CEAS Ambassadors help promote the College of Engineering and Applied Science in various ways, including:
- Prospective student recruitment
- Retention of current students
- Acting as liaisons with the general public
- Participation alumni and donor relation activities
- Sharing their student experiences with diverse audiences.
CEAS Ambassadors must be successful students in the college, and must meet the following requirements:
- Primary major must be in the College of Engineering and Applied Science
- Must be a full-time student as defined by the University of Wyoming
- Undergraduate students must have and maintain a minimum 3.0 cumulative GPA and graduate students must have and maintain a 3.5 cumulative GPA.
- Must be a current member of a professional society
- Must demonstrate a commitment to furthering their knowledge of the CEAS and the University of Wyoming through their participation in Ambassador activities.
Morteza Akbarabadi - Petroleum Engineering
Emily Beagle - Mechanical Engineering
Brian Hill - Petroleum Engineering
Brooke Howard - Civil Engineering
Abby Huyler - Mechanical Engineering
Caitlin Lefebvre - Chemical Engineering
Cameron Mock - Electrical Engineering
Dakota Roberson - Electrical Engineering
Rob Streeter - Electrical and Computer Engineering
I am currently a master's student in Mechanical Engineering. I graduated in 2012 with dual bachelors’ degrees in Energy Systems and Mechanical Engineering with a minor in Honors from UW. I'm involved in Engineers without Borders and the Energy and Sustainability Club. I had the opportunity to travel to Guatemala in December of 2012 to find a community for a new program with our chapter of EWB. I will continue to work on the Guatemala project with EWB, as well as working on various fundraisers including the raffle this semester. I participated in undergraduate research as a Nielson Fellow and will be in Washington D.C. this summer as a WISE (Washington Internships for Students of Engineering) intern studying engineering and public policy related to renewable energy.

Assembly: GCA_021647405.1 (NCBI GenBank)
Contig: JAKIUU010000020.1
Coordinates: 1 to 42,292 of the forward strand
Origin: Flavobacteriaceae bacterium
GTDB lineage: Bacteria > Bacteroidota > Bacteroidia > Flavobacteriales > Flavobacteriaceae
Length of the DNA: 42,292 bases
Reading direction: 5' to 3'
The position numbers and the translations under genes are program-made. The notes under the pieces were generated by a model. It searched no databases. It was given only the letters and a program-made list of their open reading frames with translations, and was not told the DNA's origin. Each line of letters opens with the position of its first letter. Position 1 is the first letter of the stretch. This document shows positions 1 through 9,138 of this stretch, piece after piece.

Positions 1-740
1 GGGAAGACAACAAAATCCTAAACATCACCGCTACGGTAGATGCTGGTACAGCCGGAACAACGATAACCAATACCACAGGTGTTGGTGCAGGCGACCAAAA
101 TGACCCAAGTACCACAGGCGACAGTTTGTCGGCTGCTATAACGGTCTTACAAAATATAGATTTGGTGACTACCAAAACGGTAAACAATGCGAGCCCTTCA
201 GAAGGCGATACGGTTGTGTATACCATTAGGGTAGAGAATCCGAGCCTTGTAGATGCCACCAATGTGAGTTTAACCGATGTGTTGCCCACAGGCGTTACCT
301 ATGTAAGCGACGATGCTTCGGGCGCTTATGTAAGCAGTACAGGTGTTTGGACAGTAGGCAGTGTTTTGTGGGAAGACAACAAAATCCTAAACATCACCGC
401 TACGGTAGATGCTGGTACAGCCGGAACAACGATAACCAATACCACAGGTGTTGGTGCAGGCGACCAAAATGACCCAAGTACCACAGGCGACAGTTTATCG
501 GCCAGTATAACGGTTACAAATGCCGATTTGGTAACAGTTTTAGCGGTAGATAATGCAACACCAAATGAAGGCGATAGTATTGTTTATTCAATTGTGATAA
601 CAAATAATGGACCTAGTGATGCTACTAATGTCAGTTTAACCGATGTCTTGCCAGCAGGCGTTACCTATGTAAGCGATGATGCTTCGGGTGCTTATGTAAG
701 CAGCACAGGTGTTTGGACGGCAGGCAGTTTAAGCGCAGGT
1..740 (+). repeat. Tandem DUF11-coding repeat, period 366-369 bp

Ask me about: Mechanical Engineering, Energy Systems Engineering, UW Honors Program, Engineers Without Borders, Energy and Sustainability Club, undergraduate research opportunities, internships, fellowships, and graduate studies at UW
After graduating high school in Rock Springs, WY, I came to the University of Wyoming enrolled in the Physiology program. Soon thereafter, I decided to try my hand at Electrical Engineering, which, in retrospect, was probably the single greatest decision of my life. Freshman year forced me to develop a solid work ethic, as the EE program is as challenging as it is enjoyable! Great engineering programs coupled with an awesome campus in Laramie makes the College of Engineering and Applied Science an ideal place to earn a degree, and an easy choice for an in-state student like me. I participate in Tau Beta Pi, Mortar Board, IEEE, Energy Sustainability Club, and UW Fly Caster’s Club. I am also an avid motocross racer, and training takes up the majority of my remaining free time. I have held undergraduate internships at Delcon Services Inc., David McCarthy P.C., and most recently at the University of Wyoming’s Electrical Engineering department. I’ve also worked as a UW research assistant, a teaching assistant, a paper grader for several electrical classes, and have been a peer assistant to help underclassmen adjust to the University environment. I completed a BS in Electrical Engineering in May of 2013, with a minor in math and the UW Honors program.